ArrowArtboardCreated with Sketch.Title ChevronTitle ChevronEye IconIcon FacebookIcon LinkedinIcon Mail ContactPath LayerIcon MailMenu BurgerPositive ArrowIcon PrintIcon SearchSite TitleTitle ChevronIcon Twitter
Business

Changing tack, Fujitsu chooses UK partner on supercomputers

Japan's K supercomputer

TOKYO -- Fujitsu has decided to team up with U.K. chip design company ARM Holdings to develop the successor to Japan's K supercomputer, signaling a departure from its emphasis on employing proprietary technologies.

The next-generation machine is being developed by Fujitsu and the government-backed Riken research institute, with the help of 130 billion yen ($1.24 billion) in government funding. Completion is scheduled for 2020.

Under the partnership unveiled Monday at a supercomputing conference being held in Frankfurt, Germany, Fujitsu will use central processing units designed by ARM, whose products are increasingly becoming a de-facto global standard.

Fujitsu has taken charge of the K's CPU design, its self-reliant streak stemming in part from supercomputer technology's importance to Japan's national pride. Hopes are high that the machine will support efforts in weather simulation, drug discovery, artificial intelligence development and other fields. But only software developed by Fujitsu or other K computer users can be run on the machine, hindering commercial application.

Adopting ARM's processor designs would make the K readily compatible with software developed by companies and researchers worldwide. Fujitsu, for its part, insists that despite this prospect the company will not lose its originality in how the circuit is drawn.

How efficiently computational labor is divided among a supercomputer's several hundred thousand to several million processors is what sets it apart. Fujitsu has strength in communication speeds among various processing units, and this will let it "remain sufficiently competitive," said Naoki Shinjo of the company's technical computing division.

Ceding ground

Fujitsu's strategy shift is likely aimed at avoiding the harmful overspecialization that could find use only in a small market and result in a lack of compatibility for broader applications.

Unless the Japanese company can continue to innovate, however, it could begin to lose relevance since ARM's processor designs can be used not only by Fujitsu but also other companies willing to pay.

ARM is expected to begin designing core supercomputer parts for companies in emerging nations. 

Threats are already approaching from the Asian continent. Chinese supercomputers combining enormous numbers of processors have surged to the Nos. 1 and 2 spots worldwide in terms of computational speed. Machines using similar technology are expected to hit the market soon.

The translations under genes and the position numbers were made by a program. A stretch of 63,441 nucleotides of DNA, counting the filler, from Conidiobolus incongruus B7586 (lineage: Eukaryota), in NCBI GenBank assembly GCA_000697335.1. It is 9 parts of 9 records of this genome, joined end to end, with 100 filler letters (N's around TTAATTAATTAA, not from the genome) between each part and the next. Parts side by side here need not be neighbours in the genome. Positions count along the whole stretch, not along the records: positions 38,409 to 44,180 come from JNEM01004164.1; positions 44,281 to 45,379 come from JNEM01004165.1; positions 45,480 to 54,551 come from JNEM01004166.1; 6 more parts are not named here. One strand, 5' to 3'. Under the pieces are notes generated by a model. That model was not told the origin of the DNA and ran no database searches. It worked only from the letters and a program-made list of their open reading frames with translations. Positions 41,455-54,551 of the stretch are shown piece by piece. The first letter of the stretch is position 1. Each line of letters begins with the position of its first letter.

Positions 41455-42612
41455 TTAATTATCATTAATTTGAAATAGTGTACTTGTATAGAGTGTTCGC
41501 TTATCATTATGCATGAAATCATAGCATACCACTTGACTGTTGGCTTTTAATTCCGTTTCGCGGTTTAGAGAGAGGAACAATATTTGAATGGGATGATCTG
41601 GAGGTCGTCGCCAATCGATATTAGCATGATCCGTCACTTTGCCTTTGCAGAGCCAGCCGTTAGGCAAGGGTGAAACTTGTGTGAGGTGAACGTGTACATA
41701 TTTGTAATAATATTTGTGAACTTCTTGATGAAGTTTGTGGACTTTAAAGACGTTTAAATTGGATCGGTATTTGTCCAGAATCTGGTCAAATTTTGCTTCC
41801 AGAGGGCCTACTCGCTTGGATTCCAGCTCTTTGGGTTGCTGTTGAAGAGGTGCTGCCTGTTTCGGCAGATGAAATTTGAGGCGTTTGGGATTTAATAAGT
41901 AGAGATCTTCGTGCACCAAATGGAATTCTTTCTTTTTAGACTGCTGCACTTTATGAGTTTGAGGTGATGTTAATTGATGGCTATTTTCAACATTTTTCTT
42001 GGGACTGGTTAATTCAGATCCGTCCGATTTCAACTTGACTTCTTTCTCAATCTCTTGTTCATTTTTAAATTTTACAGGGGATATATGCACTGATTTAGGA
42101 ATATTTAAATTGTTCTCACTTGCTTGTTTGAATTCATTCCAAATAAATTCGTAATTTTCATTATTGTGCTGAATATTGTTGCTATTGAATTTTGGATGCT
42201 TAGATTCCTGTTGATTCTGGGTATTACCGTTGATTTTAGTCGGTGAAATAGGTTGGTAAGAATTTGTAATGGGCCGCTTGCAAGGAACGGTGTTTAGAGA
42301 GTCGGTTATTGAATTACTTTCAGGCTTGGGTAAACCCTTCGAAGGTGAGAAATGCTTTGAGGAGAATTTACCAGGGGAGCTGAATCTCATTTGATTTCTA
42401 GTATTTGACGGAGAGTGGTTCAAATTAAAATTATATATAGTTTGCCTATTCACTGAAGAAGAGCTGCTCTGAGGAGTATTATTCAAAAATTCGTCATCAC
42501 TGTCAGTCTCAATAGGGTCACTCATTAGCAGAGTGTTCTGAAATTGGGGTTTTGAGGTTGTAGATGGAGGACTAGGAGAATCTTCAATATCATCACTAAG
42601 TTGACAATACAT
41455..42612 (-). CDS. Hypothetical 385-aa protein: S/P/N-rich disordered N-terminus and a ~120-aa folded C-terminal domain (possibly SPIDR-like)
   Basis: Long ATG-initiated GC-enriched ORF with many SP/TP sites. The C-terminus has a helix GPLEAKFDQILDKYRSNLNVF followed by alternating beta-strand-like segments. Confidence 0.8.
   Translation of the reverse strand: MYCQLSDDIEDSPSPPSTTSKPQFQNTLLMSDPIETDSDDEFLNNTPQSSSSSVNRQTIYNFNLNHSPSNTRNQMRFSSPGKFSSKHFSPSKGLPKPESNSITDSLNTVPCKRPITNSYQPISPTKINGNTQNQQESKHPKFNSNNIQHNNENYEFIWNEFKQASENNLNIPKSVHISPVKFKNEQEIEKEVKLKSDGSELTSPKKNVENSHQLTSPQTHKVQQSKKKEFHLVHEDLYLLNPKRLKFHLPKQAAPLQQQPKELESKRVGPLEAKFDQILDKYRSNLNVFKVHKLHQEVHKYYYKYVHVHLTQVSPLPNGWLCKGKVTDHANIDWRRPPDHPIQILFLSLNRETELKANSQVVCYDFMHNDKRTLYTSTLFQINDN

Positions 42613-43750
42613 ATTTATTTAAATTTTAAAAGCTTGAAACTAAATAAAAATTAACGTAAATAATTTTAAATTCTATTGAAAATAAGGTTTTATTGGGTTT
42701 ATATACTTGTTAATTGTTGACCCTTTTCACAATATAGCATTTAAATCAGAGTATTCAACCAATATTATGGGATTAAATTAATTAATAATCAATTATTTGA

Japanese companies are no strangers to the pain that can result when a universal standard sweeps across an industry. U.S. companies' dominance of the personal computer operating system and CPU markets, for example, made it difficult for Japanese players to stand out. Manufacturers in emerging nations surged into the hardware field as standard technology spread, sidelining Japanese competitors.

Whether Japan's supercomputers can avoid the fate of the country's PC industry rests on companies' ability to continue developing unique technology on top of a set of universal parts. If not, Europe and the U.S. could once again dominate the design field, with China taking charge of manufacturing, leaving little room for anyone else. 

Sponsored Content

About Sponsored Content This content was commissioned by Nikkei's Global Business Bureau.

You have {{numberArticlesLeft}} free article{{numberArticlesLeft-plural}} left this monthThis is your last free article this month

Stay ahead with our exclusives on Asia;
the most dynamic market in the world.

Stay ahead with our exclusives on Asia

Get trusted insights from experts within Asia itself.

Get trusted insights from experts
within Asia itself.

Get Unlimited access

You have {{numberArticlesLeft}} free article{{numberArticlesLeft-plural}} left this month

This is your last free article this month

Stay ahead with our exclusives on Asia; the most
dynamic market in the world
.

Get trusted insights from experts
within Asia itself.

Try 3 months for $9

Offer ends January 31st

Your trial period has expired

You need a subscription to...

  • Read all stories with unlimited access
  • Use our mobile and tablet apps
See all offers and subscribe

Your full access to the Nikkei Asian Review has expired

You need a subscription to:

  • Read all stories with unlimited access
  • Use our mobile and tablet apps
See all offers
NAR on print phone, device, and tablet media